The not-so-smart money has pushed the price of a Bitcoin well above US$6,000. The crash is inevitable. The first-mover “cryptocurrency” is based on an inefficient proof of work model designed for anonymous transactions on a public network. The next generation of blockhain developers, like those working on the Ethereum platform, are less interested in the ideology of anonymous transactions than the practicality of efficient business applications. Corporate adopters like the Enterprise Ethereum Alliance have already noted the pace of migration from anonymous public blockchain networks to a combination of public and permissioned private networks. Since “altcoin” currencies are not . . . [more]
Archive for ‘Practice of Law: Future of Practice’
The British Columbia Law Institute (BCLI) recently published a Study Paper on Financing Litigation that looks at six financing models that have emerged both in Canada and internationally that can help litigants pay for litigation:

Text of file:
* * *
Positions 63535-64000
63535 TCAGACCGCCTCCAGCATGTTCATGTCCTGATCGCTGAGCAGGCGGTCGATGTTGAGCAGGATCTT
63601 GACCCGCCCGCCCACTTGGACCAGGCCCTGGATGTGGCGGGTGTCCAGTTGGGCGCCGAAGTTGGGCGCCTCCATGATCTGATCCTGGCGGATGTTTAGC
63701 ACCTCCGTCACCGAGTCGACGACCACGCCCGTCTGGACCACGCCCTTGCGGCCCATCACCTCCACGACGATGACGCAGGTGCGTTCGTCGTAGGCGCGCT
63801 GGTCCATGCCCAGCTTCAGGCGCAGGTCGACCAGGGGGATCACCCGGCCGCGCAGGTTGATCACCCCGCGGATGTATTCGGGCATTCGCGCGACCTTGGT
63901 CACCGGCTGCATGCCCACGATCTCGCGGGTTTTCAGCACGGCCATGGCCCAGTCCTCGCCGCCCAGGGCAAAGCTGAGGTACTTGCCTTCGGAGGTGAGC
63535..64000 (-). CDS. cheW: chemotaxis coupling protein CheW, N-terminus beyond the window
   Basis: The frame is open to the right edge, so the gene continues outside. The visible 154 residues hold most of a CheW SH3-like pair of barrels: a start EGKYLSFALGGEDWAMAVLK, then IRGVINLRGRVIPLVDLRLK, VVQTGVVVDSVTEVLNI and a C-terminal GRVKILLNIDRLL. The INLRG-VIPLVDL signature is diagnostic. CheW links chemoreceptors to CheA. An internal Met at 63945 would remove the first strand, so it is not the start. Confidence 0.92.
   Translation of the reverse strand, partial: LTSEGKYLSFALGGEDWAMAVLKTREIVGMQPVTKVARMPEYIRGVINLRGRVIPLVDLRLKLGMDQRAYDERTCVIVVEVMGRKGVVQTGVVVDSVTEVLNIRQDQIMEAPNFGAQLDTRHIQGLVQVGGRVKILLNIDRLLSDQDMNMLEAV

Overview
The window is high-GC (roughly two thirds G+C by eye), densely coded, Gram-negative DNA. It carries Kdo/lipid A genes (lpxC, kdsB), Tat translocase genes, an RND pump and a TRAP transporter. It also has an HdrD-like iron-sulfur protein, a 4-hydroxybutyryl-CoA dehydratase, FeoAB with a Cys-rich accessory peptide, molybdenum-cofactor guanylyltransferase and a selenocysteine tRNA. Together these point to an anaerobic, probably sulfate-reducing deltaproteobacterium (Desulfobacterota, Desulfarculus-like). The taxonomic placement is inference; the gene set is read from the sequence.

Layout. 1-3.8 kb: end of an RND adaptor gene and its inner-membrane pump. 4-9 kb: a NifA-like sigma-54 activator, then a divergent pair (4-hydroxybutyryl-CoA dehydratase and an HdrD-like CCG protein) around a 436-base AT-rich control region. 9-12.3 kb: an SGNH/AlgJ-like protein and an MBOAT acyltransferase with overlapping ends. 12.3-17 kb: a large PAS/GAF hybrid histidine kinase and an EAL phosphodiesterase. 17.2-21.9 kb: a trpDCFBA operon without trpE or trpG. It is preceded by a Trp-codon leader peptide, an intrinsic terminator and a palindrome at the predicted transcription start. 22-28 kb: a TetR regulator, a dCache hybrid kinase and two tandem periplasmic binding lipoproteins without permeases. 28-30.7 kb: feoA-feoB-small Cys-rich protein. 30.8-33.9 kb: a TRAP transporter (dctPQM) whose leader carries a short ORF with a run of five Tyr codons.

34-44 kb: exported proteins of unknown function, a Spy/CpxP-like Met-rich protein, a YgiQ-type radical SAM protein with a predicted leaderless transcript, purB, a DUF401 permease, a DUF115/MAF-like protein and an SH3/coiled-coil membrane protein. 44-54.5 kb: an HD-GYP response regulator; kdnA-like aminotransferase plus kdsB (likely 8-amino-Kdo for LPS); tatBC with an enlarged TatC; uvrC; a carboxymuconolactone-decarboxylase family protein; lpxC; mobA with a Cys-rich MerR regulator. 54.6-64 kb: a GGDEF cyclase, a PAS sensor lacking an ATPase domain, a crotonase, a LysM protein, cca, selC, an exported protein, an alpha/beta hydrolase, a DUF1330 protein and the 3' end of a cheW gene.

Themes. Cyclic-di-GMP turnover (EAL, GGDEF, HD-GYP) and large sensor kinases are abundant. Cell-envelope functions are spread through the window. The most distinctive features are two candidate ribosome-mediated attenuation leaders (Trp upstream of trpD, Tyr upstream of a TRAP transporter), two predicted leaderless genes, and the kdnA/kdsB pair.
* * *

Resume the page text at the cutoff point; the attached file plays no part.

- Unbundled legal services
- Third-party litigation funding
- Alternative fee arrangements
- Legal expense insurance
- Publicly funded litigation funds
The Institute has started a 6-part blog series on the topic. Each blog post will showcase one of the financing models.
Two posts have appeared so far.
It is all part . . . [more]
OK, I’m going to talk about AI and unauthorized practice in just a second, but first…
Who can resist those stories with the teen genius? The wunderkind trope. That Dutch teen with the Boomy McBoomface contraption setting out to heal our polluted oceans. That Mark Zuckerberg fella circa 2004, with the other face thingy.